“In Pittsburgh, there is a great sense of community to be an African American attorney here,” Wesley told the Courier. “I’m not sure if this is where I want to be long-term. Being from the Virginia area, “DMV” (D.C., Maryland, Virginia) area, there are just things there that, no matter how much you try to find groups here…as a Black student there are just things that it’s sort of hard to duplicate if you come from (my) background.”
Wesley, however, did say that she’s met Black students and professionals from smaller, rural areas in the Midwest who “love Pittsburgh.”
Wesley’s focus is on real estate or corporate law. She said working at Babst Calland has shown her that “how you learn the law in law school is not necessarily how you apply it in real life.” Wesley said when there’s “actual practice” occurring, “there’s a whole bunch of other factors that need to be considered other than what you learn in class. Things you have to consider that you wouldn’t even think about.”
As she traverses Pittsburgh in her quest to become an attorney, she told the Courier she sometimes feels “alone” in that quest. “I come from Richmond, Va., so it was more frequent to see Black professionals than I have seen up here,” she said. “On the other hand, the Allegheny County Bar Association has been very supportive,” as she’s been able to connect with Black attorneys who are part of the ACBA’s Homer S. Brown (primarily African American) Division.
It’s yet to be determined whether the election of Ed Gainey as Pittsburgh’s first Black mayor will generate more Black professionals either staying or migrating to the City of Bridges. And there are organizations such as Vibrant Pittsburgh, headed by Sabrina Saunders Mosby, an African American woman, that constantly work to make Pittsburgh’s corporate world a more inclusive place for African American professionals. But Wesley, as she begins her second full year in Pittsburgh, said that “retention is hard, especially (with Pittsburgh) competing with other markets like D.C., Atlanta, Houston, Charlotte, New York, Philly, where you have a lot of opportunities.”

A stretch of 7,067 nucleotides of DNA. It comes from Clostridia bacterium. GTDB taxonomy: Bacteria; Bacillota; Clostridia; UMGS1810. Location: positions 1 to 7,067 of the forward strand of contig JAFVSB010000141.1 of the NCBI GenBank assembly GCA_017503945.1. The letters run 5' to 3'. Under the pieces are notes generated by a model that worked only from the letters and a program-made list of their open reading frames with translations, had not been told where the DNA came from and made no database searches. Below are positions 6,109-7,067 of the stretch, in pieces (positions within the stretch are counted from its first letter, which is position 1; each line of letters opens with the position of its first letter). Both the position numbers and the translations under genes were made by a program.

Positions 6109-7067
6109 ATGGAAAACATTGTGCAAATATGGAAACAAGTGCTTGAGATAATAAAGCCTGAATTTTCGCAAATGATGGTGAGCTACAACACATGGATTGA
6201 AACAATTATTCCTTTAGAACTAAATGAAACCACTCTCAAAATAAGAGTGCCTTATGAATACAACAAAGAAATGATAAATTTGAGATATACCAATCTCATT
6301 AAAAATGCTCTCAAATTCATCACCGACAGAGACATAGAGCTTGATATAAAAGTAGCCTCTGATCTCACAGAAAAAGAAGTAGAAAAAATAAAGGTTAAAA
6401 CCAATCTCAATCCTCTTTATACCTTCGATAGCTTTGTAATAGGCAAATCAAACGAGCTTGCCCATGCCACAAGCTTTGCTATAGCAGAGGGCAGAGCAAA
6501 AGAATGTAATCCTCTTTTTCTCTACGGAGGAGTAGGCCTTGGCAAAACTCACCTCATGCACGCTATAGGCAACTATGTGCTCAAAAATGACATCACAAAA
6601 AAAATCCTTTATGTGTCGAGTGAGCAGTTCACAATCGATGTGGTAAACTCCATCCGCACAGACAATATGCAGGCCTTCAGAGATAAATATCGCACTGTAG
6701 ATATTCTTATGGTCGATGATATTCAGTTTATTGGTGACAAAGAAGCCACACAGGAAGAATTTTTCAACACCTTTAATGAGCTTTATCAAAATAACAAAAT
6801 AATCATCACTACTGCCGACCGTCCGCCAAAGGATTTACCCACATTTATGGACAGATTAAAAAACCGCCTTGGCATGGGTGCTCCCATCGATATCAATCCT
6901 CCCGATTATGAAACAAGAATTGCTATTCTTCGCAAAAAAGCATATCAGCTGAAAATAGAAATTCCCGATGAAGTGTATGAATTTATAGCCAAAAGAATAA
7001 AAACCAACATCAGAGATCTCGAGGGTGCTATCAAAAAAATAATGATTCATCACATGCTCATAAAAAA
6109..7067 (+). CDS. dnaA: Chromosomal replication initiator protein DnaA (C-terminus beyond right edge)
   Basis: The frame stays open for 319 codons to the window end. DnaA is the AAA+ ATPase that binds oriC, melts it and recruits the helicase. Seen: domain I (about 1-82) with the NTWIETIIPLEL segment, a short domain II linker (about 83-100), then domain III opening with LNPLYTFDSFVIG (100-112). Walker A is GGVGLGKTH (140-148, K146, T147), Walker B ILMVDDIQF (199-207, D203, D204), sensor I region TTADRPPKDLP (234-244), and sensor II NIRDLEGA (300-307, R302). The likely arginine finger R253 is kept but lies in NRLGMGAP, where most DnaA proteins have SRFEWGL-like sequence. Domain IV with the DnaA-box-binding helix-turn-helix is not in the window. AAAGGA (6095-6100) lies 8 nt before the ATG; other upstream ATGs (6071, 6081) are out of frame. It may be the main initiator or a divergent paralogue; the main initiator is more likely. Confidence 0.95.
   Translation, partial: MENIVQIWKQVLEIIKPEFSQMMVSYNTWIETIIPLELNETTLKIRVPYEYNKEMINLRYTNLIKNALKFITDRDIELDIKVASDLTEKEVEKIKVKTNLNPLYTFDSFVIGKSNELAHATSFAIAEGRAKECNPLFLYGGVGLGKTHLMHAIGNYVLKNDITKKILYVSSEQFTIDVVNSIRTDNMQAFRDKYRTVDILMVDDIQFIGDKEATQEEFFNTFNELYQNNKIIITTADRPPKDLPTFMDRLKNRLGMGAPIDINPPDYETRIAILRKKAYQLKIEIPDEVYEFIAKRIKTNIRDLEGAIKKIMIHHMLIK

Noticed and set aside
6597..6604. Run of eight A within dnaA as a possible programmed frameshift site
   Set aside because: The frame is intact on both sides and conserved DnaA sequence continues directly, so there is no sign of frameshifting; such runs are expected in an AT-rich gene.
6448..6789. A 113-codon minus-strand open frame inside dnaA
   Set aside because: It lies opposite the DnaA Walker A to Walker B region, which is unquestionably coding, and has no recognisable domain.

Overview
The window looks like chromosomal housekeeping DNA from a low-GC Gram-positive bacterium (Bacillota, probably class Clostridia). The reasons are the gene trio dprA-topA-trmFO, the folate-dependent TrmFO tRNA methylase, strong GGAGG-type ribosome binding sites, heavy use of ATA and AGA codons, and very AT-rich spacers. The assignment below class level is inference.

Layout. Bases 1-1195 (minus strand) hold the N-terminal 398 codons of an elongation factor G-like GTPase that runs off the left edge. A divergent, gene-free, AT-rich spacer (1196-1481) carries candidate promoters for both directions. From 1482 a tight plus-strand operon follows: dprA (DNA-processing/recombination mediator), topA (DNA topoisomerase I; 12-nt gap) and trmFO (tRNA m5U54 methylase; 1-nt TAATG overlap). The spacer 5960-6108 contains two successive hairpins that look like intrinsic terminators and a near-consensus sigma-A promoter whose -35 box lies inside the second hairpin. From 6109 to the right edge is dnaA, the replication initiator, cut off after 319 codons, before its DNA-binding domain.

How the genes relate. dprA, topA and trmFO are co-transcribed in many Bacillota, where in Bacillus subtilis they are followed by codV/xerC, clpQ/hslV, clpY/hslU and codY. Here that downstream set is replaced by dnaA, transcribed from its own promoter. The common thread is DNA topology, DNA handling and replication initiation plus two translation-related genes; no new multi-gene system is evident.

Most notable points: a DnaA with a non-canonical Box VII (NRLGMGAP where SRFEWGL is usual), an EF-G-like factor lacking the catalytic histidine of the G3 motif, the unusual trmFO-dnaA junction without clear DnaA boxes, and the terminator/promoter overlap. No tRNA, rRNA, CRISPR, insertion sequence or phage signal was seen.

Drummond is ready for his second full year in Pittsburgh, too. Right now he’s studying labor and employment law at Ogletree Deakins until August. He told the Courier he also feels there’s a lack of a “Black base” in Pittsburgh from an affluent standpoint. “But I will say that the base that is here as far as Black lawyers, they’ll take care of you, they’ll make sure that you’re not going without, they’ll make sure that you’re heard,” he said.
Drummond added: “The Black lawyers here have definitely opened their arms to me. It’s not many of them, but the ones that are here are full of substance.”
Drummond did not rule out leaving Pittsburgh after earning his law degree. He did notice, though, a significant number of “Black people in Pittsburgh who are successful who aren’t necessarily from Pittsburgh. So, I think that for those of us who find themselves in Pittsburgh, it’s our duty to try to cultivate that (Black) base, grow that base and not only try to take advantage of the opportunities, but get into a position where we can create some opportunities (for others).”